Hiring the Best Employee May be Against Company Policy

For human resources professionals, it pays you back many times over to find the best employees for your company’s open positions. Hiring is an expensive process in and of itself. Then there’s training, job acclimation, and culture adoption. That is all worth it if your employee is dependable, learns the job, gets along with others on the team, is happy with the wage, and stays with the company. But it can also be very frustrating when these things fail. 

Sometimes you feel like you’ll never find the right people to fill certain positions. They don’t work out time and time again, and you’re back to square one. 

Perhaps you’ve been looking for employees in the wrong places. Perhaps the right employees for your openings are out there, you just can’t find them because you use the same or similar methods to find them. And perhaps you use those methods because your company policy prevents you from looking in other directions.

A Large Untapped Resource

There is a large, untapped resource where you can find employees. Some of them may be perfect for your openings. These employees will help you smile in the morning, meet your business’s output and quality goals, and make your own job much more pleasant. Unfortunately, in many cases, your own corporate policy may actually prevent you from hiring people from this pool!

These particular employees are former felons. And before you say “Oh no!” please at least read on. 

What Former Felons Bring to Their Jobs

Here are some attributes of the former felons available for work:

  • They’re hungry to get back to work. . . and eager to find a job.
  • Most are looking to change their lives. They’ve learned their lesson and are ready to prove they can be a success story.
  • They’ve learned regimen, structure, routine, and hard work while being in prison or jail. These habits usually spill over to help them in the workplace by being on time for work, being willing to do whatever it takes, and working as a team.
  • They aren’t looking for the highest pay rate. They understand they’ve been out of the workforce and that they’ll need to work their way up again.
  • Most have learned new skills, taken classes, or picked up a trade while incarcerated.
  • They improve your company’s retention rates. . . . They are intensely loyal and stay in jobs longer because they know their options are limited. 

What these attributes mean on the job also mean a lot to your company’s bottom line. 

On top of all of this, there are even more benefits to becoming a felon-friendly employer:

  • You may qualify for tax credits after you permanently hire a former felon.
  • You’re impacting the community in a positive way—building up the city around you by hiring former felons and helping them stay away from their former behavior.

According to one HR professional:

“There is an untouched wealth of talent and skills in hiring individuals with felony records. Their experiences in navigating many different life situations, when channeled in a positive direction, can have a profound impact on a company’s culture, output, and quality. Giving people a second chance—something we all are in need of—is one of the most gratifying feelings when you see them become whole, fulfilled, and eventually able to give back to others.” 

Andy Ribbens, Premier Finishing, Inc.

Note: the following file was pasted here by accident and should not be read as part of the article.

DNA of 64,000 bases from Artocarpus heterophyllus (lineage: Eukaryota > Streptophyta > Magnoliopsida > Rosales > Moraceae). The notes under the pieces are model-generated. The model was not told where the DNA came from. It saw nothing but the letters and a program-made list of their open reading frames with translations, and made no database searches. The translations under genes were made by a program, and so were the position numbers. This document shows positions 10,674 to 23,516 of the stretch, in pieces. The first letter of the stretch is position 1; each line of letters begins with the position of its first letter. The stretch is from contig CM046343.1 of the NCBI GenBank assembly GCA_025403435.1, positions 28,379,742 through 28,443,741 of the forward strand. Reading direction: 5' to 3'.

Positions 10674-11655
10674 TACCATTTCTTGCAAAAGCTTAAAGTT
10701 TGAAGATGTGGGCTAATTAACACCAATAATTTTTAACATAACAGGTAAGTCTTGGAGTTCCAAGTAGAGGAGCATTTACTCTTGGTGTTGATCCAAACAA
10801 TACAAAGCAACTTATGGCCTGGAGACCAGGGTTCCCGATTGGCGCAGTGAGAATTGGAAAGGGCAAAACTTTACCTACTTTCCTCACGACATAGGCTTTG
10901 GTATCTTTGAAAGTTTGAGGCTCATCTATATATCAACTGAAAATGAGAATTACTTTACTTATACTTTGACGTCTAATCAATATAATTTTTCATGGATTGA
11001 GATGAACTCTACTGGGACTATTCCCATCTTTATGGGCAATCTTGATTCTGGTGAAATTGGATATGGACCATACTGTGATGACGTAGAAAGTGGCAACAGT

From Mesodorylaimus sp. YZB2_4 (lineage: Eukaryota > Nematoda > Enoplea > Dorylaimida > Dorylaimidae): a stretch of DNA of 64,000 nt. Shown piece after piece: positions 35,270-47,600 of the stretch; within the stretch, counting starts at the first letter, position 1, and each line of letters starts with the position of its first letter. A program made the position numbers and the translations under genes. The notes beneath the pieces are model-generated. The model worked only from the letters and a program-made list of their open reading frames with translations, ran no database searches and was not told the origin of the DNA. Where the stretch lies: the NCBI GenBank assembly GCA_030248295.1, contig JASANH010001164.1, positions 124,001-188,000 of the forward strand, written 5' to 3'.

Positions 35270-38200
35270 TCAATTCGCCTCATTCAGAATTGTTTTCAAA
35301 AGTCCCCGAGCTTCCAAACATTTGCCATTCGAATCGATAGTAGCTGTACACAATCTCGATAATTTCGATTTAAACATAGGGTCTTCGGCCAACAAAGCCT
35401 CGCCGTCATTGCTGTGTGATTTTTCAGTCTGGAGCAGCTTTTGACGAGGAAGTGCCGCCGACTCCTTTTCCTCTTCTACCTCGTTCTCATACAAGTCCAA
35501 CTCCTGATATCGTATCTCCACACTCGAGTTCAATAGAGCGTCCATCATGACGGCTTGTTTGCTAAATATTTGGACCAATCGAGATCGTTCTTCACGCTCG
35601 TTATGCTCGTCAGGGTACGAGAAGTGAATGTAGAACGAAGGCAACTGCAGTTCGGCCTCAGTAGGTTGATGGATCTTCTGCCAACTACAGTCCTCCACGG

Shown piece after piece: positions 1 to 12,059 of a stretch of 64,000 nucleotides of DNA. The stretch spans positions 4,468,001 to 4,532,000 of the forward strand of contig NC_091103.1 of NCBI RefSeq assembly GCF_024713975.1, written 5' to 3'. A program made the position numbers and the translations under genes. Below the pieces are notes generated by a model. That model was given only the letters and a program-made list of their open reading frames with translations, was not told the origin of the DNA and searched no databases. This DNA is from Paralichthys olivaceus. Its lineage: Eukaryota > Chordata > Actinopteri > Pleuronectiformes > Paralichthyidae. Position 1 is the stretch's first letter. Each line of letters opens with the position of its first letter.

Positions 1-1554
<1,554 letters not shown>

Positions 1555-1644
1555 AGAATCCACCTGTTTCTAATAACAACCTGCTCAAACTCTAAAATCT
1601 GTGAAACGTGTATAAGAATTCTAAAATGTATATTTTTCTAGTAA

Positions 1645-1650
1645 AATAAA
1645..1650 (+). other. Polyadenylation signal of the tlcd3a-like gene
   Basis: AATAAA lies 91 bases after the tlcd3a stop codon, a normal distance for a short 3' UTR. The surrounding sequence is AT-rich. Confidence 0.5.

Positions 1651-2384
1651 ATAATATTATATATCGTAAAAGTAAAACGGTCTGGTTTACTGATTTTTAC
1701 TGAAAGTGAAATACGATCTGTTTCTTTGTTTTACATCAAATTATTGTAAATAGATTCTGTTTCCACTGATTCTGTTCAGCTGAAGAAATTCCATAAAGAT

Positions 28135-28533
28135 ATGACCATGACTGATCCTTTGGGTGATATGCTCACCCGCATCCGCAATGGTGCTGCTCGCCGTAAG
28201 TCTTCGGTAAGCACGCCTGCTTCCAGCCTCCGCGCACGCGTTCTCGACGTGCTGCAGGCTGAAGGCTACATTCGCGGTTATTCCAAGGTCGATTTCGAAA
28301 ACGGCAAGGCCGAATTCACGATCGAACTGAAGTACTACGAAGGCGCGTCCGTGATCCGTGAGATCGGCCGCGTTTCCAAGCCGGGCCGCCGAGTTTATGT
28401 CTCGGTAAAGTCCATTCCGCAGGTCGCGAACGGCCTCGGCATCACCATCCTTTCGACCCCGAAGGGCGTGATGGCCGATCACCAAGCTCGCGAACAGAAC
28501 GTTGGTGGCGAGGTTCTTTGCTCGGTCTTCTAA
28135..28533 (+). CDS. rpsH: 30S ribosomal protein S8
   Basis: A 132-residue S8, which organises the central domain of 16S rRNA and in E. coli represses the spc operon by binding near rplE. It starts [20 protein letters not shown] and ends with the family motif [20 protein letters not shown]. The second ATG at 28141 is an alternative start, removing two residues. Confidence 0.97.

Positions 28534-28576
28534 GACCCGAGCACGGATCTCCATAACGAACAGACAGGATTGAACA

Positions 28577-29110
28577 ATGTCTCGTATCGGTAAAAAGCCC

Minimize Risk with Selection and Vetting

When hiring former felons, the job of selection and vetting is even more important. The right employment agency could be a good source to send the best employee for your opening, whether that person is from their former felon pool or not. Often there’s a great job fit in the former felon pool. Thorough pre-selection and vetting, as well as temp-to-hire, it minimizes your risk. 

Screening applicants for drugs and alcohol prior to employment can also help minimize risk. Be particularly careful to ensure your company’s policy is fair and equal to all applicants, not just former felons, when creating this type of requirement. Both federal and state laws can govern drug and alcohol screening methods, as well as the types of companies where they are required. This makes it critical to be mindful of this rapidly evolving area and stay in compliance.

Another way to minimize risk when hiring former felons is to find out what type of supervision the candidate is currently on outside the workplace. You can often find a more reliable employee if the individual needs to maintain employment for legal purposes and/or is required to continuously check in with their parole agent.

Unfortunately, if your company policy requires a 7-year waiting period before hiring a former felon, it removes many candidates. If the need for employees is very high, management might consider updating their felon policy and require a waiting period of less than 7 years. Other updates to the policy could allow considerations depending on the offense, previous job experience, or programs the candidate has completed that demonstrate high potential.

Give ‘em a Chance – Become a Felon-Friendly Employer

Ex-prisoners face staggering unemployment rates. It often is not because they are not looking for work or don’t want to work. It’s the hiring practices that often keep them from finding the very employment they need to keep them on the right path.

Small businesses are responsible for almost half of the American workforce. Your influence on this issue is tremendous. Only you can fix this: Update your policies, obtain great employees from a different pool, and positively impact the community.

  • Amber Schneider

    Amber Schneider has a broad background and significant experience in HR and staffing. Her position as HR Generalist at Formrite, a Division of G3 Industries, keeps her in the forefront of HR management, issues, and trends.

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